Airbnb to stop listing properties in West Bank settlements

Airbnb announced Monday that it will remove home rental listings located in Israeli settlements in the West Bank.

The U.S.-based company noted in a statement that the settlements, which are considered illegal by the United Nations and other world powers, are “at the core of the dispute between Israelis and Palestinians.”

“Our hope is that someday sooner rather than later, a framework is put in place where the entire global community is aligned so there will be a resolution to this historic conflict and a clear path forward for everybody to follow,” Airbnb said on its website.

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Airbnb’s announcement comes one day before Human Rights Watch is set to publish a report on the effects of the company operating in settlements, according to the group’s executive director of the Middle East and North Africa division.

In the past, the company defended its decision to operate in the West Bank, which is home to about 2.6 million Palestinians and 500,000 Israelis living in settlements. But Airbnb says it has “spent considerable time speaking to various experts” and changed its approach.

“We know that people will disagree with this decision and appreciate their perspective,” the company said. “This is a controversial issue. There are many strong views as it relates to lands that have been the subject of historic and intense disputes between Israelis and Palestinians in the West Bank.”

Airbnb also listed a new five-step framework for how it will evaluate listings in disputed territories going forward, which includes evaluating “whether the existence of listings is contributing to existing human suffering.”

The move will affect about 200 listings, according to the statement. The company operates in more than 81,000 cities in 191 countries.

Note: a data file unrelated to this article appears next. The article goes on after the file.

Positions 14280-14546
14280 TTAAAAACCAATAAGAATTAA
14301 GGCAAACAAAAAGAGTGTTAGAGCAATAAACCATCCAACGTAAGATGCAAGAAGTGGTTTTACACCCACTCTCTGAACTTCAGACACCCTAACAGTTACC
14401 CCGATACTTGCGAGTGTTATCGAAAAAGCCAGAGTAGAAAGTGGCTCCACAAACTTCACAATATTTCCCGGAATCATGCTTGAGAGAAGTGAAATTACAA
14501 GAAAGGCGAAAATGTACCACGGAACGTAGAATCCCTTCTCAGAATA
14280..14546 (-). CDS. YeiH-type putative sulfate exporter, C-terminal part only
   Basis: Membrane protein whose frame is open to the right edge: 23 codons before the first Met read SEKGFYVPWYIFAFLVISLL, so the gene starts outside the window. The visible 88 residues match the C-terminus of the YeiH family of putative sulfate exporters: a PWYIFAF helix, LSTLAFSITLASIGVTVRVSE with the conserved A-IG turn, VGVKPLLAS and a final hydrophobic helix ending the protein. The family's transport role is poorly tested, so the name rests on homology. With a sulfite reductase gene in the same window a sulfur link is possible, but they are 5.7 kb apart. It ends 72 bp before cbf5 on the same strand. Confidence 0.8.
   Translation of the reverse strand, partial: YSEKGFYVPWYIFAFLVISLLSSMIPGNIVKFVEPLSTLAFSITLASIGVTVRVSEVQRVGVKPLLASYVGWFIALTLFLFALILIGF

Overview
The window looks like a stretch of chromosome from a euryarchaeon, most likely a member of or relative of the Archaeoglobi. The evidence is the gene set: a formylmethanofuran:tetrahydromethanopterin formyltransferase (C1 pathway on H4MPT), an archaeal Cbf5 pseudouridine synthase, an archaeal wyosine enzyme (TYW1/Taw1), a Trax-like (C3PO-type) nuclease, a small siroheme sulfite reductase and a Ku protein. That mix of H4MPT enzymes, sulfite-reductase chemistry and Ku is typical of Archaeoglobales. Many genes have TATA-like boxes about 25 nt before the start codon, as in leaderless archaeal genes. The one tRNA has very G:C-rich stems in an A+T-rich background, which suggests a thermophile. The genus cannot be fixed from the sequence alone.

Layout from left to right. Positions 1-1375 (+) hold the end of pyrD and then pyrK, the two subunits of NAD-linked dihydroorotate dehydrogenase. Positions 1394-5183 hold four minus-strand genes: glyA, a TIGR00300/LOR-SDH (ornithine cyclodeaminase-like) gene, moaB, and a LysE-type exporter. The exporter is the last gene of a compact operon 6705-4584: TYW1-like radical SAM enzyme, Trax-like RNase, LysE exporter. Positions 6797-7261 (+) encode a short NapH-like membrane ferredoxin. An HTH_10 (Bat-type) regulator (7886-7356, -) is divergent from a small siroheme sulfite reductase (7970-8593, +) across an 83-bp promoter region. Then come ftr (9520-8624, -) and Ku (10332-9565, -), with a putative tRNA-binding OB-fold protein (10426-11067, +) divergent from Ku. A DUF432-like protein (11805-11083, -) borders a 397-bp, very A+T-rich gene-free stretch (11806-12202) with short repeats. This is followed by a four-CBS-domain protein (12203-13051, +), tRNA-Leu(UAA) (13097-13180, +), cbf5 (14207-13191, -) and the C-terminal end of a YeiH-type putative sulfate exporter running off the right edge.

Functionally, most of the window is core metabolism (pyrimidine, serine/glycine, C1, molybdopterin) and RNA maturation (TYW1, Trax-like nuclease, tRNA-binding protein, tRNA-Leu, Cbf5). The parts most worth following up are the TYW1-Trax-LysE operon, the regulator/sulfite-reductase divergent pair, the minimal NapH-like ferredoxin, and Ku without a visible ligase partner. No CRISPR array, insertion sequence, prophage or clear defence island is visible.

“We must consider the impact we have and act responsibly,” the company said in the statement.

Israel’s Strategic Affairs Minister Gilad Erdan urged Airbnb hosts affected by the new policy to file lawsuits against the company, citing anti-boycott laws in Israel, according to Haaretz. Erdan also said that he is exploring whether the move violates anti-boycott laws.

“National conflicts exist throughout the world and Airbnb will need to explain why they chose a racist political stance against some Israeli citizens,” Erdan said.

Oded Revivi, mayor of the West Bank settlement of Efrat and member of the Yesha Council of settlements, criticized the company’s decision in a statement to Reuters.

“When they make such a decision, they get involved with politics, which ... is going to defeat the actual purpose of the enterprise itself,” Revivi said.

Former Israeli Ambassador to the U.S. Michael Oren also criticized the decision and urged a boycott of Airbnb, tweeting that the policy is “the very definition of anti-Semitism.”

Palestinian negotiator Saeb Erekat issued a statement praising Airbnb’s decision as an “initial positive step,” but said the company should have also declared that the settlements “are illegal and constitute war crimes.”

“Israeli settlements are not just an obstacle to peace but defy the very definition of peace,” Erekat said.

Updated at 3:09 p.m.